Dutch filmmaker’s killer blames leaders for conflict

AMSTERDAM, Dec 8 (Reuters) – The jailed killer of a Dutch filmmaker, on trial along with 13 others suspected of plotting attacks and belonging to a militant group, blamed world leaders for fuelling international conflict at his trial on Thursday.

Mohammed Bouyeri, who is serving a life sentence for shooting and stabbing filmmaker Theo van Gogh in November a year ago, appeared in court without his lawyer at his own request.

Prosecutors suspect the Dutch-born 27-year-old of Moroccan origin held meetings in his home for a group they say wanted to destabilise society and establish an Islamic state through violence.

Bouyeri was defiant in court, refusing to answer most questions, leaning back in his chair, hands clasped on his head, as he attacked U.S. President George W. Bush, French President Jacques Chirac and Dutch Prime Minister Jan Peter Balkenende.

Asked by prosecutor Koos Plooy whether he felt religion could justify committing gruesome acts, Bouyeri said:

“How is it possible that one man stirs up so much interest while thousands of millions are dying? Everybody is behaving as though nothing is the matter. Bush, Balkenende, also Chirac and this judge.”

“You are ready to bend over backwards to convict one man … but you are not prepared to do anything to prevent the deaths of thousands who are dying today,” he said loudly.

Dressed in jeans, a patterned shirt and a black skullcap, Bouyeri rejected questions about his beliefs and whether they had changed after the death of his mother in December 2001.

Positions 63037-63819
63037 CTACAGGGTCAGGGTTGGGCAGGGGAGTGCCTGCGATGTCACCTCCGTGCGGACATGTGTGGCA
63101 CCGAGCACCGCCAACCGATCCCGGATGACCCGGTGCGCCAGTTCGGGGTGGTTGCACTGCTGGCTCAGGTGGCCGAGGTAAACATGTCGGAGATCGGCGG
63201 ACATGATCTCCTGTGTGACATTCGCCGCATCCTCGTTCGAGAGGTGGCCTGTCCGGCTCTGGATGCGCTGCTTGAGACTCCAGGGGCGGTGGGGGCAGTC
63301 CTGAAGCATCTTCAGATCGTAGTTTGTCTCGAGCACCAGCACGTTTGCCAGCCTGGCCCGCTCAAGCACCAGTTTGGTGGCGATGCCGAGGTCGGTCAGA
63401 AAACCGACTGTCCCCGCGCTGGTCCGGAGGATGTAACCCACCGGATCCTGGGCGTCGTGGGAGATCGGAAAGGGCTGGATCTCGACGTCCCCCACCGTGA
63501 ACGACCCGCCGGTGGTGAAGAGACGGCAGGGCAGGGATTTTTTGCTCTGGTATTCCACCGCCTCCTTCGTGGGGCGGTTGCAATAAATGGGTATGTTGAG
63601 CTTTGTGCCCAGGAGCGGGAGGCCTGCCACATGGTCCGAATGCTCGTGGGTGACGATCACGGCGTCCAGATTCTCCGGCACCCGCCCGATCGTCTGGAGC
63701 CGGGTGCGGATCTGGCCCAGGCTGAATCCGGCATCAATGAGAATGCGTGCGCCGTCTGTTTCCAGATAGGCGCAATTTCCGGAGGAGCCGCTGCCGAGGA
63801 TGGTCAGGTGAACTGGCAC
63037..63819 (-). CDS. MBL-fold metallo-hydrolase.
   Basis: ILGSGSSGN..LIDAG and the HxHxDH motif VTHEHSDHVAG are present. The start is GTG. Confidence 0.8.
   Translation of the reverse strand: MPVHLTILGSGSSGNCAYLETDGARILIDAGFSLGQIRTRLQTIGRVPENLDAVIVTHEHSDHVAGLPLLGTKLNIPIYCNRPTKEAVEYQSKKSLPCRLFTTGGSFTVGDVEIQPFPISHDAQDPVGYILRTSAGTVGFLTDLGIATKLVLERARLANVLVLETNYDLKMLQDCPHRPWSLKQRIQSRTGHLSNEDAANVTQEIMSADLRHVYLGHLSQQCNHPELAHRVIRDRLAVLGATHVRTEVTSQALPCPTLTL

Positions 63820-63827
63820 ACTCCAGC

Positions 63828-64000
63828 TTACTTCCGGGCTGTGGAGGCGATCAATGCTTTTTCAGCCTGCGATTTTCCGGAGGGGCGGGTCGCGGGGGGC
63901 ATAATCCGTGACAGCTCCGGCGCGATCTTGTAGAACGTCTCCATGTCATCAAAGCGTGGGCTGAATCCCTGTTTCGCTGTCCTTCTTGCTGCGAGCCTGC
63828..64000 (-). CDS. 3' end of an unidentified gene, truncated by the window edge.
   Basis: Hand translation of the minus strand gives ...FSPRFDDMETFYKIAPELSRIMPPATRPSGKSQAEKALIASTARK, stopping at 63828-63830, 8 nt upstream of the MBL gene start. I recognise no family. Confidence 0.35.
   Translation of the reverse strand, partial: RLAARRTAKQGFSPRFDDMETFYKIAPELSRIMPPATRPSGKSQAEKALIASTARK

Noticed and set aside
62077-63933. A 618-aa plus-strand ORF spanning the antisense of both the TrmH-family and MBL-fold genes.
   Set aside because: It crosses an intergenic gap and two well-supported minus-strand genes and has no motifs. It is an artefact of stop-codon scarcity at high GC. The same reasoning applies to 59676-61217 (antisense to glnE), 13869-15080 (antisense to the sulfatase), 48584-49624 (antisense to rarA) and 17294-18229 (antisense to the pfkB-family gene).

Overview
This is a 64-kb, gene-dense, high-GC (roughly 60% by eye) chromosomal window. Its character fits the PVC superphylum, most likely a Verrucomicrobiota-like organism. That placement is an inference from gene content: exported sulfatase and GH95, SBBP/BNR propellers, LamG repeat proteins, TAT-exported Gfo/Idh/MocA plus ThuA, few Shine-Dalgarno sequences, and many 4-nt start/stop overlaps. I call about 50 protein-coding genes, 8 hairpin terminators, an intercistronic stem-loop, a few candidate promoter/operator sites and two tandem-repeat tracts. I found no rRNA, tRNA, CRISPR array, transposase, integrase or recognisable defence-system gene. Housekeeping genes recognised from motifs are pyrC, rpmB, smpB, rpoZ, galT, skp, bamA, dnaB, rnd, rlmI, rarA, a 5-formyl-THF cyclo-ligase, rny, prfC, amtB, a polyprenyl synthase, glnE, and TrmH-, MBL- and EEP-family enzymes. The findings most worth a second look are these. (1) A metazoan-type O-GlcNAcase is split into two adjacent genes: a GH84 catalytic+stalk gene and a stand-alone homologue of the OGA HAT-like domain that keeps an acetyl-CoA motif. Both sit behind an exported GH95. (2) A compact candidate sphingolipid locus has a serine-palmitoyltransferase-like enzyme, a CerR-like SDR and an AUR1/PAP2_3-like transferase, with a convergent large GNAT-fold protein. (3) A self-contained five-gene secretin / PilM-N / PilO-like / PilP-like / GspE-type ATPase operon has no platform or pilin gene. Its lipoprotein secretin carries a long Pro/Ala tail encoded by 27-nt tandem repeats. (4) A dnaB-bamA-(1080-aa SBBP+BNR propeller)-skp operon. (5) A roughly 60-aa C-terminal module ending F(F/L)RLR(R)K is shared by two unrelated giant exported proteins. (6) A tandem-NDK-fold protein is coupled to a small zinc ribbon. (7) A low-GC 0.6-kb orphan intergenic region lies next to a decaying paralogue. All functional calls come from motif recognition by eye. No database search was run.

“I am surprised you are asking me that, because you are here to establish whether criminally punishable acts were committed, but this has nothing to do with what I had in my head,” he said.

When asked by Judge Rene Elkerbout whether he had held meetings in his home with the other suspects, Bouyeri said:

“It’s none of your business … I am not going to tell you who came to my house and I am not asking you who visits you.”

He remained silent when asked whether he had held political and religious meetings in his home in which prosecutors said a Syrian man, seen as a spiritual leader, had given lectures.

He also refused to speak when asked whether films showing beheadings had been shown at his home, as stated by the 17-year-old former wife of one of the accused at the start of the trial on Monday.

Van Gogh’s killing on Nov. 2, 2004, stoked tensions with the 1 million Muslims living in the Netherlands, about a third of whom have Moroccan roots, and prompted a wave of tit-for-tat attacks on mosques, religious schools and churches.

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